Events in May weren’t quite as harmonious (ahem) for Mr. Johnson’s government, with four more Conservative MPs on the 26th May; John BaronDavid SimmondsJulian Sturdy and Stephen Hammond, joining a growing list of MPs urging Johnson to resign.

And in the interests of balance, could I also point out that on the 31st May, 'Beergate' was born, with some familiar, beery accusations being levelled at Labour Party leader Keir Starmer and his deputy, Angela Rayner.

I mentioned gaslighting above and how this can be evident in so many conflict situations. But hearing about all these allegations in connection with breaches of lockdown rules, I also think about the place of admission, apology, and acceptance. I think we are becoming too used to apologies being very cynically issued by our elected representatives only when they get caught out.


On 18th June, in one of several episodes of industrial action this year, the National Union of Rail, Maritime and Transport Workers (RMT) confirmed that the rail and tube strikes planned for the 21st, 23rd, and 25th June would go ahead, after talks to resolve the situation ended without agreement.   

And here is a nice example of arbitration instead of mediation. The appropriate course of action or process in most collective pay disputes is actually arbitration, and this is often where ACAS quite rightly comes in. ACAS don’t offer mediation for the kind of pay dispute that the RMT is having with the government because, in most disputes where representatives come to the table to negotiate on their members’ behalf, arbitration is proven to be the most effective process: evaluating both sides’ arguments and proposing a settlement.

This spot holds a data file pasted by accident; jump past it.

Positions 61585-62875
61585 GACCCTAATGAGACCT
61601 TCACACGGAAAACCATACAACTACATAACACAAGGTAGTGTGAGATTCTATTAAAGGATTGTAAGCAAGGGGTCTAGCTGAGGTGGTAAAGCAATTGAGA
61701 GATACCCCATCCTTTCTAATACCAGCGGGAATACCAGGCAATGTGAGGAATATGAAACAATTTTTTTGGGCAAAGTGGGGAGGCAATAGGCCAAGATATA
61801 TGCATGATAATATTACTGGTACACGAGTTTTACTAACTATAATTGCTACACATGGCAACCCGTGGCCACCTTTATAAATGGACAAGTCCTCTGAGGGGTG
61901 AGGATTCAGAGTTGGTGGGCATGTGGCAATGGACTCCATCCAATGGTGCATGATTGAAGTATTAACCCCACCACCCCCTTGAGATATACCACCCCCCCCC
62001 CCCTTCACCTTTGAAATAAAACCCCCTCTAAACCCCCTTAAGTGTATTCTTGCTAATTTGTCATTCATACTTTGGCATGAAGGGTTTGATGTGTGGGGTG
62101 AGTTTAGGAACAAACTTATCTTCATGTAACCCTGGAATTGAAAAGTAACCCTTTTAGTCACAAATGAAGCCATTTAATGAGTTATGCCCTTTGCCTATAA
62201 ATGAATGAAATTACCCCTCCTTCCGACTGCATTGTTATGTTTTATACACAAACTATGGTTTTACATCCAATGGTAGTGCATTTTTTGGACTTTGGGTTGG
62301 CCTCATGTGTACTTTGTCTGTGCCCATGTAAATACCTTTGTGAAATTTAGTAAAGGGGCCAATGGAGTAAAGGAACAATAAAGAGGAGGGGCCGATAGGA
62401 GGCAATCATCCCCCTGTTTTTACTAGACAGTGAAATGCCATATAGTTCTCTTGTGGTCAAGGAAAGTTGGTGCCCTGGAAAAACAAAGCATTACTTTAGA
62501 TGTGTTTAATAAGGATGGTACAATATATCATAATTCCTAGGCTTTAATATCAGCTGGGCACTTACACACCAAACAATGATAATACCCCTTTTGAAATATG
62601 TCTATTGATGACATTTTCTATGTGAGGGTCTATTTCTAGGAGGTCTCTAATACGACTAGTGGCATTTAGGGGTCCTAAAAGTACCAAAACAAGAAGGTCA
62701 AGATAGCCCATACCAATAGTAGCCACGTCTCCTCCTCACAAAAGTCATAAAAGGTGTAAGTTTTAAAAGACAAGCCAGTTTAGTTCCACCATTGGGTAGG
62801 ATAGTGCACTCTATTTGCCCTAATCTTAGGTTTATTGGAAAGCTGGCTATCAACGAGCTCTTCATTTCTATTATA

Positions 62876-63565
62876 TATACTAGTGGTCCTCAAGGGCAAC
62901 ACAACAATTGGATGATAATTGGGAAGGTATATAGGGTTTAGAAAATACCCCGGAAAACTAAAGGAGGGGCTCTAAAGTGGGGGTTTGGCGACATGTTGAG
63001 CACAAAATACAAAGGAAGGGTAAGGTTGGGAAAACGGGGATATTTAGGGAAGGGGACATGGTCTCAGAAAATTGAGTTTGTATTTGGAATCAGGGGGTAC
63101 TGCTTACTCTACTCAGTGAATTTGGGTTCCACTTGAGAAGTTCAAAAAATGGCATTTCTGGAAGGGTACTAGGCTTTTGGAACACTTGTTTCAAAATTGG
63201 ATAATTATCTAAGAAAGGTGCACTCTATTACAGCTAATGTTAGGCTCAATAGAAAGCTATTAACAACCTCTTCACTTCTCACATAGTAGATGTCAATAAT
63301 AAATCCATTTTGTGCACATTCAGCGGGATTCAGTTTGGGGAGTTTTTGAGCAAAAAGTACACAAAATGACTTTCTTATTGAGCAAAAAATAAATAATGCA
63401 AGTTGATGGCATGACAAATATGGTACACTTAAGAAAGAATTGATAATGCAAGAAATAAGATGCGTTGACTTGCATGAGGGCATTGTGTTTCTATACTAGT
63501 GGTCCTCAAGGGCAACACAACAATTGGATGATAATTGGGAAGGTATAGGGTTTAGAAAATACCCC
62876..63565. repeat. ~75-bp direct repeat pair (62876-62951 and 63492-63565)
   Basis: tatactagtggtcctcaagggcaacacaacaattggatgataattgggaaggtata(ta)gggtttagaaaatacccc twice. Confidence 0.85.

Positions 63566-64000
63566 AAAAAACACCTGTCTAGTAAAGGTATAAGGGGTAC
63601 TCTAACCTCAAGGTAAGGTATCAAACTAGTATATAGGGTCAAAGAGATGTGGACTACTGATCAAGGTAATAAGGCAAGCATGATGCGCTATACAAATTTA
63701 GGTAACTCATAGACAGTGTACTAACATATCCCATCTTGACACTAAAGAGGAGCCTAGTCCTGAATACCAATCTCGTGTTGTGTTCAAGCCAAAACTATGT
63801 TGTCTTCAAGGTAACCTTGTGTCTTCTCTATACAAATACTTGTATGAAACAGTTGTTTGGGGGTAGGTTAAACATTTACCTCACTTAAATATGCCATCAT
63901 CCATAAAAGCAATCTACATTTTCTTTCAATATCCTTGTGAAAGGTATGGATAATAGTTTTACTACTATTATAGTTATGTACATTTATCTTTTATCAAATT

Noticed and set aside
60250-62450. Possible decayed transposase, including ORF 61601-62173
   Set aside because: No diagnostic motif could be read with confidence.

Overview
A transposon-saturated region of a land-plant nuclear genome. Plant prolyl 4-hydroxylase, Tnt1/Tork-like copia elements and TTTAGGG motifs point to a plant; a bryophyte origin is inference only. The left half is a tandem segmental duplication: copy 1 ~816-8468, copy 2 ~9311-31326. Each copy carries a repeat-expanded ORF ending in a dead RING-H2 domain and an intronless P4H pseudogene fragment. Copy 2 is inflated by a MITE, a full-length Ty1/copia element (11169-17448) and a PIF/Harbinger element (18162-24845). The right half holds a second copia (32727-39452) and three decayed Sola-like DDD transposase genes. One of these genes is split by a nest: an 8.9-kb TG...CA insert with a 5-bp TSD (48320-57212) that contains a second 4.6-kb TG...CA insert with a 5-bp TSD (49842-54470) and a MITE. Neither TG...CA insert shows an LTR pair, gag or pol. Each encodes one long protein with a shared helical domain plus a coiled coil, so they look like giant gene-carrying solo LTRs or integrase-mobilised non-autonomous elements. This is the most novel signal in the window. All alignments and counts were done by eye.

More trouble for the PM in July and finally, on the 7th July, Mr. Johnson resigned, just in time for the 8th July announcement that Keir Starmer and deputy Angela Rayner were cleared of breaking lockdown rules over their Durham 'Beergate' meeting.

Call it karma, or call it common sense, but how often in conflict situations do we find that openness and honesty generally contribute to conflict resolution, which can usually preclude resignations, sackings, and the like, while dishonesty, manipulation, and subterfuge generally have the opposite effect?


The cost of living crisis was really starting to bite by August, with the news that inflation had risen again, from 9.4% to 10.1%, driven by the ongoing surge in food and energy prices. This put inflation at its highest level since February 1982. Then, by the 31st August, the pound sterling had experienced its biggest monthly fall since 2016, sliding 5% against the US dollar to reach $1.16 on the currency markets.

And don’t we always find that conflict never happens in a vacuum? There is always a context, a bigger picture that deepens and extends any conflict situation, and this was certainly due to be the case for the last third of 2022.